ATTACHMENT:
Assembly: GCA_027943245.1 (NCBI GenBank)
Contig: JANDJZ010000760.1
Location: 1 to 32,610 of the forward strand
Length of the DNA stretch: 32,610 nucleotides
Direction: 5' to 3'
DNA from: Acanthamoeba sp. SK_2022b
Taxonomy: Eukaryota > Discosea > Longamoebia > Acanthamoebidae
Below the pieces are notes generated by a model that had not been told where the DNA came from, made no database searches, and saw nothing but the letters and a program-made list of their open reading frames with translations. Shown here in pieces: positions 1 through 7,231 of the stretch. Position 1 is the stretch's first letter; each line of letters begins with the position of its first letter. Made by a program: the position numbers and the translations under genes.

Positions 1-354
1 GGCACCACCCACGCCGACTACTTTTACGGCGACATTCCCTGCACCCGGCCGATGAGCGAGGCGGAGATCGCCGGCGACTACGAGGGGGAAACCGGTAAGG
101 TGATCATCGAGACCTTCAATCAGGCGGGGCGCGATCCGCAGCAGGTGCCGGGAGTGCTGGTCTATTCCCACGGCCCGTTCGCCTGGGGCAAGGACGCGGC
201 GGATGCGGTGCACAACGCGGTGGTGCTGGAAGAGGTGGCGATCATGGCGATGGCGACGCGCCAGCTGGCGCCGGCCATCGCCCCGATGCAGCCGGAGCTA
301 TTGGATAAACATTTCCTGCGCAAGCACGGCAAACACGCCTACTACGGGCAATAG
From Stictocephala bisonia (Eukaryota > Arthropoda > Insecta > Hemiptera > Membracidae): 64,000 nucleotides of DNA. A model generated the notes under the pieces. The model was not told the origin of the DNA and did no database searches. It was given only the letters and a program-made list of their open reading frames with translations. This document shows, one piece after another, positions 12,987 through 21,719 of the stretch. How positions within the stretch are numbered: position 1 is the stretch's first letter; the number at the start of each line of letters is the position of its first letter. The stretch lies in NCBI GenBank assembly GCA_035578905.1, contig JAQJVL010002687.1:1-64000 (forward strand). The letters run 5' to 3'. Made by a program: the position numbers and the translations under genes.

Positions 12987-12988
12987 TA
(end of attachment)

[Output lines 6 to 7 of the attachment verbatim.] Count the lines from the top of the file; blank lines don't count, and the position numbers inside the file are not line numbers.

DNA from: Acanthamoeba sp. SK_2022b
Taxonomy: Eukaryota > Discosea > Longamoebia > Acanthamoebidae